Authors: Jeffrey Hamerlinck*, University of Wyoming, Claudia Baldwin, University of the Sunshine Coast
Topics: Landscape, Cultural Geography, Planning Geography
Keywords: protest signage, community activism, landscape, Australia
Session Type: Paper
Start / End Time: 3:05 PM / 4:45 PM
Room: Senate Room, Omni, West
Presentation File: No File Uploaded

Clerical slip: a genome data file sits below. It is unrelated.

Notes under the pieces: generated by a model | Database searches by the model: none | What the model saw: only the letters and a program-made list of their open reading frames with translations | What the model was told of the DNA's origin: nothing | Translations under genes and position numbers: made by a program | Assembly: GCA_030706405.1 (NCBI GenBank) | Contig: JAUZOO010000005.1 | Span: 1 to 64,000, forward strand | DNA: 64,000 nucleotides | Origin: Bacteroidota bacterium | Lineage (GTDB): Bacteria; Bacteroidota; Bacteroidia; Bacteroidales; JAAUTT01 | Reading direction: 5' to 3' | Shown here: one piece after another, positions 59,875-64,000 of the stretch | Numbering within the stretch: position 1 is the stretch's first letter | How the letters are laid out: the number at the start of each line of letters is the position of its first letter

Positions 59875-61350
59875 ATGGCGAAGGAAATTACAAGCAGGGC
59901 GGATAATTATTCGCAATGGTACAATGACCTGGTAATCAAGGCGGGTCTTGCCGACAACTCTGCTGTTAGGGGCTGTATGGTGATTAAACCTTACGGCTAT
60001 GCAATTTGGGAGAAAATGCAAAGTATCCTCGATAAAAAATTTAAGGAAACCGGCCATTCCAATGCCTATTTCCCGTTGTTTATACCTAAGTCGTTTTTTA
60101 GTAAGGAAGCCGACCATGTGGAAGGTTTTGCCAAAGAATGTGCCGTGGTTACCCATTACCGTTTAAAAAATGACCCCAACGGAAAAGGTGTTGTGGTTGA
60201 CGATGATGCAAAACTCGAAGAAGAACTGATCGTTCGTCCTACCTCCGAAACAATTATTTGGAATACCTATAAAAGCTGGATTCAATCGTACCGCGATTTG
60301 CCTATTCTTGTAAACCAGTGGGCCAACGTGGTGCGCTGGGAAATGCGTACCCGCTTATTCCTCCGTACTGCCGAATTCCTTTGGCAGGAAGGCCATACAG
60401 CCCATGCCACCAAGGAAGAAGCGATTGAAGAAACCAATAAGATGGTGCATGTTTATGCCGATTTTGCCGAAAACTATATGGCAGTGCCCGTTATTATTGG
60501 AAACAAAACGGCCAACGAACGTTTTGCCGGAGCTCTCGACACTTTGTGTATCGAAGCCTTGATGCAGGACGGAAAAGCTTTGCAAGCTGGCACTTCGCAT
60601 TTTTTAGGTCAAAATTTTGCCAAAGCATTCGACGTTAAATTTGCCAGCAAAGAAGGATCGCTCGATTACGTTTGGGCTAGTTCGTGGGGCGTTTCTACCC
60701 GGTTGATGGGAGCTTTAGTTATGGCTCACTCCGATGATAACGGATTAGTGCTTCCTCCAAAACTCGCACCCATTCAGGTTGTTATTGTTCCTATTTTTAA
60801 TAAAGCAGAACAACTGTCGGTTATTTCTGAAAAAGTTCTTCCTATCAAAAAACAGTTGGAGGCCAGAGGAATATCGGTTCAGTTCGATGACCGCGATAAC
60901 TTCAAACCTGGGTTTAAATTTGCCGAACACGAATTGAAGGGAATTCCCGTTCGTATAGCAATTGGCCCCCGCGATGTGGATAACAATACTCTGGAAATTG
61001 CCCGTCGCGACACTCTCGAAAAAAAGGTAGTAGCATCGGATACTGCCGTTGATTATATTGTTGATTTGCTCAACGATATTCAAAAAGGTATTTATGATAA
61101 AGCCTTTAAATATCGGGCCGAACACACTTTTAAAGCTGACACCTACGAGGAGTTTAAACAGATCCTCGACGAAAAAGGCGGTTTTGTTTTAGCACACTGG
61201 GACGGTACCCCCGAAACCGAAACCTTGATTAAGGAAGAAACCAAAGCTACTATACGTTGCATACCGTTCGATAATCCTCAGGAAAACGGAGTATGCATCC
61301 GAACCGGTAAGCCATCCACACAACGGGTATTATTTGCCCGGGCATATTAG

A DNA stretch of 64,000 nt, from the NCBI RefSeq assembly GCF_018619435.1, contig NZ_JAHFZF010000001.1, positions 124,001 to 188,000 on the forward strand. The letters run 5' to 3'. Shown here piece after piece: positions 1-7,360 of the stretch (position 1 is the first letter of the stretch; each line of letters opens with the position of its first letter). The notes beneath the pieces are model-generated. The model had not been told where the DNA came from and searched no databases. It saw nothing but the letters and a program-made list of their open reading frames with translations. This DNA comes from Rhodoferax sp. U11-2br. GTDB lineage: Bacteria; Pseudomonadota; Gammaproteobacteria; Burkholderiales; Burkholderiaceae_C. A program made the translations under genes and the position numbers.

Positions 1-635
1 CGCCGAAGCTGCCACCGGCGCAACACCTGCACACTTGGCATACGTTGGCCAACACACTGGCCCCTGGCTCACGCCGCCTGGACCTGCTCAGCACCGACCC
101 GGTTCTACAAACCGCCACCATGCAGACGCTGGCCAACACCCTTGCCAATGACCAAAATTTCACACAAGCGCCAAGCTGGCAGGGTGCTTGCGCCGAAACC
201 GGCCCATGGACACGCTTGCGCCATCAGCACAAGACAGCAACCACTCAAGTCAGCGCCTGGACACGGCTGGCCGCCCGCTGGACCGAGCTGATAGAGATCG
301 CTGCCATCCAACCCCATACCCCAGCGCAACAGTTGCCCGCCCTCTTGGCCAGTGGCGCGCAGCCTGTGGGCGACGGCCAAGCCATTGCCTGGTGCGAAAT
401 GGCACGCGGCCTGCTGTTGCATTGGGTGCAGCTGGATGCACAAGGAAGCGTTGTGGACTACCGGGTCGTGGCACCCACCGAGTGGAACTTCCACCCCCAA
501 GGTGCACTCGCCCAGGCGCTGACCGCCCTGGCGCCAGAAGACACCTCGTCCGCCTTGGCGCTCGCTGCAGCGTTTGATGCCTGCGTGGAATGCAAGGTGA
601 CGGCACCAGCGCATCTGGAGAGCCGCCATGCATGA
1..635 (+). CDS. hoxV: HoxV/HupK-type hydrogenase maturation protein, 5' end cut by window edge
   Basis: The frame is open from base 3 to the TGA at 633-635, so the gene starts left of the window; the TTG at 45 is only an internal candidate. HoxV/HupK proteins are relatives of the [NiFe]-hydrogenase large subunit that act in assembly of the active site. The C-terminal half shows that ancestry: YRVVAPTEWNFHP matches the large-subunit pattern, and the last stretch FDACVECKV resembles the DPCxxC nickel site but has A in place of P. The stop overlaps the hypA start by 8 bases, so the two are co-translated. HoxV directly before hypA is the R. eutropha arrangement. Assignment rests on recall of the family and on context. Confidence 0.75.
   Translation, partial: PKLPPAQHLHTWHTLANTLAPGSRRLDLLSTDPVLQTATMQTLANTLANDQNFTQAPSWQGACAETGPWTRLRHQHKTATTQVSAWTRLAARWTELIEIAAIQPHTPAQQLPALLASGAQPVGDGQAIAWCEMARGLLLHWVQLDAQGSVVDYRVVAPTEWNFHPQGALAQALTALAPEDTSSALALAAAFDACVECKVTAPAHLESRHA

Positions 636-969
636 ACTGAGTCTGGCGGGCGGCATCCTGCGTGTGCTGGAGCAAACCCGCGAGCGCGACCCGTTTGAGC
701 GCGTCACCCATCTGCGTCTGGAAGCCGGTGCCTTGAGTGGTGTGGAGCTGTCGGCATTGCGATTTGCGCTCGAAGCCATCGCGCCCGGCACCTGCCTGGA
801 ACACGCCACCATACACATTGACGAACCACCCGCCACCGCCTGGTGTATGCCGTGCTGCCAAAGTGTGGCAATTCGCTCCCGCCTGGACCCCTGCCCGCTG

This paper explores the locally place-based origins and impacts of protest signs as one vehicle for community activism in response to contentious, large-scale land use development. Transient signage has been heavily utilized in the ongoing local resident protest of a proposed beachfront high rise residential development in the community of Yaroomba, on the Sunshine Coast of South-East Queensland, Australia. The sign messaging is demonstrative of a variety of definable landscape types – physical/environmental, cultural, legal, and economic. The effectiveness of the signage was found to lie not only in their place-based connection, but also in their aesthetic appeal and their strategic installation. The significance of this combination of traits is reflected in citizen responses to these artifacts and the largely favorable way in which they are viewed as accurate representations of community values.